Southern Medical Program Student: Parm Khakh, Class of 2021
Research Supervisor: Dr. Jasmine Grewal, Clinical Assistant Professor, UBC Department of Medicine, Division of Cardiology
What’s your research about?
The pathophysiology of Fontan-Associated Liver Disease is not well-documented aside from the state of chronic passive congestion caused by the disturbance in the liver’s blood supply and drainage. Studies have shown that these patients commonly develop histological liver abnormalities; therefore, effective screening methods need to be in place to ensure the patients experiencing these complications are identified early to facilitate quicker treatment and decrease morbidity associated with this condition. There are no robust guidelines in the utilization of the biomarker Alpha-Fetoprotein (AFP), and its requisition varies widely between physicians. Currently, the Pacific Adult Congenital Heart (PACH) Clinic at St. Paul’s Hospital, does not utilize AFP until there is an identified abnormality on imaging, which is most often assessed by abdominal ultrasonography (US). Due to substantial inter and intraobserver variability in abdominal US and the reduced sensitivity in patients with early-onset liver disease, it is understandable why clinical examination, laboratory data, and imaging, with or without histological evaluation, are essential in ensuring hepatological complications are not overlooked.
Although the Fontan procedure has significantly reduced early childhood mortality for these patients, it is also important to avoid premature death in adulthood. Therefore, this retrospective chart review assessed and compared patients’ current age, liver enzymes (alkaline phosphatase (ALP), gamma glutamyl transpeptidase (GGT), aspartate aminotransferase (AST), alanine aminotransferase (ALT) from 2014 to present, as well as AFP and imaging studies completed over the same time frame.
What were your findings?
The retrospective chart analysis showed that there were a number of patients that were not getting the full workup during their annual visits. Of the one-hundred and two patients included in the study, nine patients had clinically elevated AFP levels, but only three had diagnostic imaging studies done. Ten patients had abnormally high levels of AFP, and only one had gotten a diagnostic imaging study, which was completed more than five years ago. There were nineteen patients that had never had an AFP level assessed. This finding indicated that a large proportion of the individuals were not getting adequately worked up, and potential complications of the Fontan procedure were not being investigated. Of these nineteen patients, none had received diagnostic imaging studies. All of this information together, strongly indicates that hepatic complications could be occurring in these patients, but no evaluations were being done to explore this potentially deleterious outcome. Of these patients, thirteen had abnormal liver US findings, indicated by hepatic cirrhosis, hepatic congestion, hepatocellular carcinoma or chronic liver disease. This finding correlates with the literature which emphasizes that liver enzymes are not an accurate reflection of abnormal US findings and why more workup needs to be assessed. Only twenty-two of the 102 patients have had diagnostic imaging done in the last six years, with seventeen of them having them done in the last three years. This shows that active liver surveillance is improving as physicians’ protocols become more similar, but a lot more work needs to be done to ensure that every patient with this complex circulatory system is getting adequately monitored.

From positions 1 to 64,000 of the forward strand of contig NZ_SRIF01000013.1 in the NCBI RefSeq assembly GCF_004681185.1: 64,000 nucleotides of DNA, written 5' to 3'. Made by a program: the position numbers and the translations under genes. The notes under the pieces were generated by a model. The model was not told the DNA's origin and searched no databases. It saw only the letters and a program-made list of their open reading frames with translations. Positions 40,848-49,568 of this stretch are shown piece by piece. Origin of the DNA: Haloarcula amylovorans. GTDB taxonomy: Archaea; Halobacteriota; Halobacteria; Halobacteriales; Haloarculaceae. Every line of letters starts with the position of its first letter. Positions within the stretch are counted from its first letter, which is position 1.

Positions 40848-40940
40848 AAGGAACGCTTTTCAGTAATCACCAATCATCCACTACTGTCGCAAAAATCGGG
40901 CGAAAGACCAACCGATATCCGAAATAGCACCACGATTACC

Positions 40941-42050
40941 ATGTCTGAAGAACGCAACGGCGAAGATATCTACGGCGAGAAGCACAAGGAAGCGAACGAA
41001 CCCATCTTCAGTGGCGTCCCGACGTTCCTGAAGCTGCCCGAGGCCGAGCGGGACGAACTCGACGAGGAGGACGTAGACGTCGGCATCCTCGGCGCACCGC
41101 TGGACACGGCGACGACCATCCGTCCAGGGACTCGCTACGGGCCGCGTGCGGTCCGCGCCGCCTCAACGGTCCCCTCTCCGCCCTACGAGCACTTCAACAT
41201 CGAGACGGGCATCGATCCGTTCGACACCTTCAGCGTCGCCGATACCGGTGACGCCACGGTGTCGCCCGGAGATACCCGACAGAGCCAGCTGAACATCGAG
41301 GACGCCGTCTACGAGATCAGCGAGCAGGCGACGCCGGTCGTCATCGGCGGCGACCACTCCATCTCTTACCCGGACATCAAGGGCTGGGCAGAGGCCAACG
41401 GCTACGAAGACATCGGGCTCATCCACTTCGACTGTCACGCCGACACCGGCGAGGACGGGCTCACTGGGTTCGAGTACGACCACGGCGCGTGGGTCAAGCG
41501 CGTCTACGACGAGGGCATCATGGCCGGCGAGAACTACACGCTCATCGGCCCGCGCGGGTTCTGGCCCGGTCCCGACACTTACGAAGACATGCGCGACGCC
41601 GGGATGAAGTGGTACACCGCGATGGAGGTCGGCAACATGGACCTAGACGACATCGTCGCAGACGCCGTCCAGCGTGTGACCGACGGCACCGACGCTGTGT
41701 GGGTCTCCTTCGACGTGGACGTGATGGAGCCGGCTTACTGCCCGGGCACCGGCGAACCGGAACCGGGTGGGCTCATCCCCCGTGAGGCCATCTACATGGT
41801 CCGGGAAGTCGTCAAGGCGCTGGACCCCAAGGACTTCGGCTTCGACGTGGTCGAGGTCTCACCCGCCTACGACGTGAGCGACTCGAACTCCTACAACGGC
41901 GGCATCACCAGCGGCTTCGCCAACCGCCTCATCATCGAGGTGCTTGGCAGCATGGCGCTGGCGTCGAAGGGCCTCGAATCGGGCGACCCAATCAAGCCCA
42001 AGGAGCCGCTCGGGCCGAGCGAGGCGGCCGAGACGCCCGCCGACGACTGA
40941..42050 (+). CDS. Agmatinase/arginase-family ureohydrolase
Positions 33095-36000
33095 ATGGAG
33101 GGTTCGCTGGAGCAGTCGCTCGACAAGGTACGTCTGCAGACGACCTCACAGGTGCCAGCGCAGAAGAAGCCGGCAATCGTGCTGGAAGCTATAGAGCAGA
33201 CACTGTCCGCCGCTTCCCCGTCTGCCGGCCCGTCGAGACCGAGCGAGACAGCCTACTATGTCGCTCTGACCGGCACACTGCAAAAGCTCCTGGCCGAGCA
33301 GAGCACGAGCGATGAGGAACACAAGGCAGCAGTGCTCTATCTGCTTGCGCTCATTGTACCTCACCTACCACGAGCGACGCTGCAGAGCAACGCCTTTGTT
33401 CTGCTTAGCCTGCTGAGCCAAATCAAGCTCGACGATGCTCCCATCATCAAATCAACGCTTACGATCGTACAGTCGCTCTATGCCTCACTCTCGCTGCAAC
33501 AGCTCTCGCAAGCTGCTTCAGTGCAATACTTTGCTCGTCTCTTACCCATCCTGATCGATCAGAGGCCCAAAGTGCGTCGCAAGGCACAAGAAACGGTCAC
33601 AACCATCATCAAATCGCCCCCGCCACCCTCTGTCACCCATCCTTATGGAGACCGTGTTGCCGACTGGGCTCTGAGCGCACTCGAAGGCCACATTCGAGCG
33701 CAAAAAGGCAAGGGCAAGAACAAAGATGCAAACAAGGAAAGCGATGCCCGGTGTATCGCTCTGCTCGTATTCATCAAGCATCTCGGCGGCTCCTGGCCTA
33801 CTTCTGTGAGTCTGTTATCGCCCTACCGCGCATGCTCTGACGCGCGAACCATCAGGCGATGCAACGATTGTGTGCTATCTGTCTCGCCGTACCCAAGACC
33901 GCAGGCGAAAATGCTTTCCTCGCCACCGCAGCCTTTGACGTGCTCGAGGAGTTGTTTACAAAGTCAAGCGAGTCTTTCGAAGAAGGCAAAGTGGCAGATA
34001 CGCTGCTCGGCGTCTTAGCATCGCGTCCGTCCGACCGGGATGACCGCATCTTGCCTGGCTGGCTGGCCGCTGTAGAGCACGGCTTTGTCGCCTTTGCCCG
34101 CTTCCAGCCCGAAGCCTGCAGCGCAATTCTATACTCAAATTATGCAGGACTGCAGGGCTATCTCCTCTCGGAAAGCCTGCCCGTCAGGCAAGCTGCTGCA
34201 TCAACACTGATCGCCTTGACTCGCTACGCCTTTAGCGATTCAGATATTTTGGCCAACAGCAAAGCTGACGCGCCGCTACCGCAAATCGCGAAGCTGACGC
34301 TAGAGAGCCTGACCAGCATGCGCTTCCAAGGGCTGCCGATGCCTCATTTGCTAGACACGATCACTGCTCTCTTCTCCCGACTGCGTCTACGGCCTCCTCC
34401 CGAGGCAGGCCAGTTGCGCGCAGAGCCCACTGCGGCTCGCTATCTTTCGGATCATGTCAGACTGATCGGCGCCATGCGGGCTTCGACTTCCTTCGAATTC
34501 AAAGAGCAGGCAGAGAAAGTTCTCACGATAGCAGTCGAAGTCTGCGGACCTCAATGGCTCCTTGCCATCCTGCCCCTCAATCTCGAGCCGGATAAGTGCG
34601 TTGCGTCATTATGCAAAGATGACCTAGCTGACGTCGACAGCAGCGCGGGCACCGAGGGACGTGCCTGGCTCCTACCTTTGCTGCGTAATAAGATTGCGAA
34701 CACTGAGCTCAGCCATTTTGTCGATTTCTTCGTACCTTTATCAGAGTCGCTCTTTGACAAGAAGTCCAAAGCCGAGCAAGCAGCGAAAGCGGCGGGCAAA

Once the patients with inadequate evaluations were identified, it was decided to have them followed up to ensure that important findings were not missed. Nineteen patients were given imaging requisitions due to the combination of their elevated AFP and abnormal liver enzymes; the imaging study requested was a triple phase CT scan of their livers. Nineteen patients were given lab requisitions to ensure there AFP levels were assessed, so they too could have diagnostic imaging studies should they be necessary. The QI study showed that although active steps are being made to ensure every patient follow-up is similar and consistent, a more thorough assessment of these patients is necessary to ensure their long-term well-being.
This research project was supported through the Southern Medical Program studentship program.